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    Though the initial discussions as to how to handle such a league-wide protest may indeed prove taxing in the interim for coaches, the end result should hopefully prove to be freeing and worthwhile, as more and more discussion takes place regarding the impetus behind the wave of protests sprouting up in the wake of the shooting deaths of black men at the hands of local law enforcement.

    From Marc J. Spears at The Undefeated:

    Indeed.

    — Marc J. Spears (@MarcJSpearsESPN) September 22, 2016

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  • Sacramento mayor and ex-NBA'er Kevin Johnson involved in alleged pie assault

    Kelly Dwyer at Ball Don't Lie 2 days ago

    Sacramento mayor Kevin Johnson’s infamous political career dove headfirst into the theatre of the absurd on Wednesday, when the former NBA legend allegedly pummeled a protestor who threw a pie in his face at a local farm-to-table function.

    (The preceding paragraph has been re-read and re-written, edited for accuracy, and yeah; all of this apparently happened.)

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    From Nick Miller at the East Bay Express:

    Sources in attendance have told the Express that, during the meal, a protester ran at the mayor and threw a store-bought pie in his face.

    A different witness said that the pie had whipped cream as a topping.

    After this, the protester reportedly said something to Johnson. This prompted the mayor to allegedly tackle the protester and punch him in the face “repeatedly,” more than half a dozen times, landing “five to 10” blows.

    Ambulances and fire department arrived at the scene.

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  • D'Angelo Russell: Kobe Bryant's 'farewell tour' put the Lakers happily 'on hold'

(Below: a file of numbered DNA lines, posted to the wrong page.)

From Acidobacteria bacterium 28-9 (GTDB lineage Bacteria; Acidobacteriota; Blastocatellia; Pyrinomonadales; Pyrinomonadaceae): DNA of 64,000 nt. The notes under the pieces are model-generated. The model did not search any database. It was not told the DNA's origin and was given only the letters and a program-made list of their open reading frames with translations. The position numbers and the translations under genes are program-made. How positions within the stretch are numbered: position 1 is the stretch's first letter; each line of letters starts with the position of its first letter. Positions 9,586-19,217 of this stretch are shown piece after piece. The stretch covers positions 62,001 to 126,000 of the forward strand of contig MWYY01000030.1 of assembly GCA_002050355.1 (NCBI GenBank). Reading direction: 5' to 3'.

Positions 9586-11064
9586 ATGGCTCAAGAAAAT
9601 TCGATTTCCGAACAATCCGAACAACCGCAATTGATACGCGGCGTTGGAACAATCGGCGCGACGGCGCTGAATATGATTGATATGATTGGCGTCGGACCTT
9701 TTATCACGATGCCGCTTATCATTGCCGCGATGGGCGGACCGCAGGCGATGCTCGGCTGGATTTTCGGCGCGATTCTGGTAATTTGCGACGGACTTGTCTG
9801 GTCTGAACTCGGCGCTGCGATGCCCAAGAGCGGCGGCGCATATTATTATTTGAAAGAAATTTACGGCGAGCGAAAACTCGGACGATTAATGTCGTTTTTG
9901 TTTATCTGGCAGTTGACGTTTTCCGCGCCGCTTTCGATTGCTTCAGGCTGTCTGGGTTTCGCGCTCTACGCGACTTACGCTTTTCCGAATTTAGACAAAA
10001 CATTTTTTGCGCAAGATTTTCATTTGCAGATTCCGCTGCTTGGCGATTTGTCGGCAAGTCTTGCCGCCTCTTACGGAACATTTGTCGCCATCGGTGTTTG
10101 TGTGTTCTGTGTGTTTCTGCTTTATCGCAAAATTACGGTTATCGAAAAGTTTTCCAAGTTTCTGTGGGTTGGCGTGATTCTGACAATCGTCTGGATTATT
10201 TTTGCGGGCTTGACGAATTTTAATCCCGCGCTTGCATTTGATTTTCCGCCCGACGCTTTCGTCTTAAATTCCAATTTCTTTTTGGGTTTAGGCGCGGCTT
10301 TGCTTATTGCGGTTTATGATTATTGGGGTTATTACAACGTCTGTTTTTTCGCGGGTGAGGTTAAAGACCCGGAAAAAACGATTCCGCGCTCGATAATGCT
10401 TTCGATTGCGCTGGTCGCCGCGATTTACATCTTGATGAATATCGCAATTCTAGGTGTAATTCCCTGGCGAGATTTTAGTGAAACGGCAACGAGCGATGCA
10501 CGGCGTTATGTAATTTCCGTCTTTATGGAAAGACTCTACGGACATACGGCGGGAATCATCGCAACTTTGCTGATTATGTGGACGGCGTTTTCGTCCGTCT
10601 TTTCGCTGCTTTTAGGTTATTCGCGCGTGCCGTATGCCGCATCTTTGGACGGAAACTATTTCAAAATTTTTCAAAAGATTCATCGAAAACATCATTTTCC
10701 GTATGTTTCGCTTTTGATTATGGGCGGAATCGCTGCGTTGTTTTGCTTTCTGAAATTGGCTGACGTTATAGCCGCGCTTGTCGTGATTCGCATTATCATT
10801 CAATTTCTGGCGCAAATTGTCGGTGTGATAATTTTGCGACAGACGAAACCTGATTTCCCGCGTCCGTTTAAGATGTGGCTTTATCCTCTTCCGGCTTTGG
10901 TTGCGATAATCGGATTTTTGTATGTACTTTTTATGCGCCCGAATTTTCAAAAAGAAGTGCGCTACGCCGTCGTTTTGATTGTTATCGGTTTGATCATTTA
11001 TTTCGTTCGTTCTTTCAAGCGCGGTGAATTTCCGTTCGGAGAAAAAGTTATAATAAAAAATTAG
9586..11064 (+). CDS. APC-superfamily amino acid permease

Kelly Dwyer at Ball Don't Lie 3 days ago

    Shockingly, on a team coached by Byron Scott and led by Kobe Bryant in his retirement year, D’Angelo Russell saw his rookie year somewhat overshadowed by the hubbub of what became a calamitous coronation season for the franchise.

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    By Russell’s own admission, mind you. Speaking to the media in the days before his second NBA training camp, the Laker guard admitted that his initial NBA offseason “was Looney Toons,” and that he “didn’t get nothing out of it.”

    Hardly the nicest reflection on the Lakers – or, hopefully, former Lakers – support system.

    Russell went on to say that he understood why the team’s rebuilding process had to take a backseat to Kobe Bryant’s farewell tour, even if it meant staving off needed development time. From a talk with Tania Ganguli at the Los Angeles Times:

    One can only hope, as his star rises, that he’ll continue to throw shade on the record.

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  • Robert Swift, following incarceration and addiction, wants a basketball comeback

    Kelly Dwyer at Ball Don't Lie 3 days ago

    Former NBA lottery pick Robert Swift is attempting a comeback in pro basketball, which is about the best possible news one could hope for regarding the former Seattle SuperSonics and Oklahoma City Thunder big man.

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    The 7-1 former center, who has battled addiction to opiates and methamphetamines, spent a month in prison following his initial arrest, on a felony charge that was eventually bargained down toward a sentence of served time and a $600 fine.

    Sports Illustrated’s Chris Ballard, in a typical must-read feature, recently spent some time with Swift as he rehabilitates through the Woo Pro-Am League: